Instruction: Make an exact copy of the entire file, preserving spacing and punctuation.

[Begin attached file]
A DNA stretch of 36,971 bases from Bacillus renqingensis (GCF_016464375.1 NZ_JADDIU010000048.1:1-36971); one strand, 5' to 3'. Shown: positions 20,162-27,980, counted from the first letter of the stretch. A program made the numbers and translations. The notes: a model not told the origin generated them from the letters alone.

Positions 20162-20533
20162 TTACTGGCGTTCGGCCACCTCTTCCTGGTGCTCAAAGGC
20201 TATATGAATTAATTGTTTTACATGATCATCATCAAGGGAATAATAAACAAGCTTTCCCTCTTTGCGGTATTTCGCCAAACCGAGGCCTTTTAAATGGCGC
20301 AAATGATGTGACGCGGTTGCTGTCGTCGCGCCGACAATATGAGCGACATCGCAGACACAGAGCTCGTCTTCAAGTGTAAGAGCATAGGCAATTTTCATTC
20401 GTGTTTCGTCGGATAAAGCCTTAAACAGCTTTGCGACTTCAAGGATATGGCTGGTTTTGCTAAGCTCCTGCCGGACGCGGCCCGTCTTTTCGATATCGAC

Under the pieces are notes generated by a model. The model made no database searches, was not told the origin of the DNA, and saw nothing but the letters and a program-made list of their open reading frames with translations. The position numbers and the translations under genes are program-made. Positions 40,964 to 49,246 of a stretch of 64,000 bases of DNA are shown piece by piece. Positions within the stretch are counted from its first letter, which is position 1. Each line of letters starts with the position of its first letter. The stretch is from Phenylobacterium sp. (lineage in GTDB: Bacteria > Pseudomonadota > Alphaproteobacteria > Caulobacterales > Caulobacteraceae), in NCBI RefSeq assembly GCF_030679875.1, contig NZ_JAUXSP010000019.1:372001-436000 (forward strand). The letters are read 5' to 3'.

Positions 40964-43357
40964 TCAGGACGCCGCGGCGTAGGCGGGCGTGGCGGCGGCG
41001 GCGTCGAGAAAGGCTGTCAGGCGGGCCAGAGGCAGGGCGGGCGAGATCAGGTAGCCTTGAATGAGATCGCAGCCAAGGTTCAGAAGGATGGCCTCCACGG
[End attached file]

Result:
A DNA stretch of 36,971 bases from Bacillus renqingensis (GCF_016464375.1 NZ_JADDIU010000048.1:1-36971); one strand, 5' to 3'. Shown: positions 20,162-27,980, counted from the first letter of the stretch. A program made the numbers and translations. The notes: a model not told the origin generated them from the letters alone.

Positions 20162-20533
20162 TTACTGGCGTTCGGCCACCTCTTCCTGGTGCTCAAAGGC
20201 TATATGAATTAATTGTTTTACATGATCATCATCAAGGGAATAATAAACAAGCTTTCCCTCTTTGCGGTATTTCGCCAAACCGAGGCCTTTTAAATGGCGC
20301 AAATGATGTGACGCGGTTGCTGTCGTCGCGCCGACAATATGAGCGACATCGCAGACACAGAGCTCGTCTTCAAGTGTAAGAGCATAGGCAATTTTCATTC
20401 GTGTTTCGTCGGATAAAGCCTTAAACAGCTTTGCGACTTCAAGGATATGGCTGGTTTTGCTAAGCTCCTGCCGGACGCGGCCCGTCTTTTCGATATCGAC

Under the pieces are notes generated by a model. The model made no database searches, was not told the origin of the DNA, and saw nothing but the letters and a program-made list of their open reading frames with translations. The position numbers and the translations under genes are program-made. Positions 40,964 to 49,246 of a stretch of 64,000 bases of DNA are shown piece by piece. Positions within the stretch are counted from its first letter, which is position 1. Each line of letters starts with the position of its first letter. The stretch is from Phenylobacterium sp. (lineage in GTDB: Bacteria > Pseudomonadota > Alphaproteobacteria > Caulobacterales > Caulobacteraceae), in NCBI RefSeq assembly GCF_030679875.1, contig NZ_JAUXSP010000019.1:372001-436000 (forward strand). The letters are read 5' to 3'.

Positions 40964-43357
40964 TCAGGACGCCGCGGCGTAGGCGGGCGTGGCGGCGGCG
41001 GCGTCGAGAAAGGCTGTCAGGCGGGCCAGAGGCAGGGCGGGCGAGATCAGGTAGCCTTGAATGAGATCGCAGCCAAGGTTCAGAAGGATGGCCTCCACGG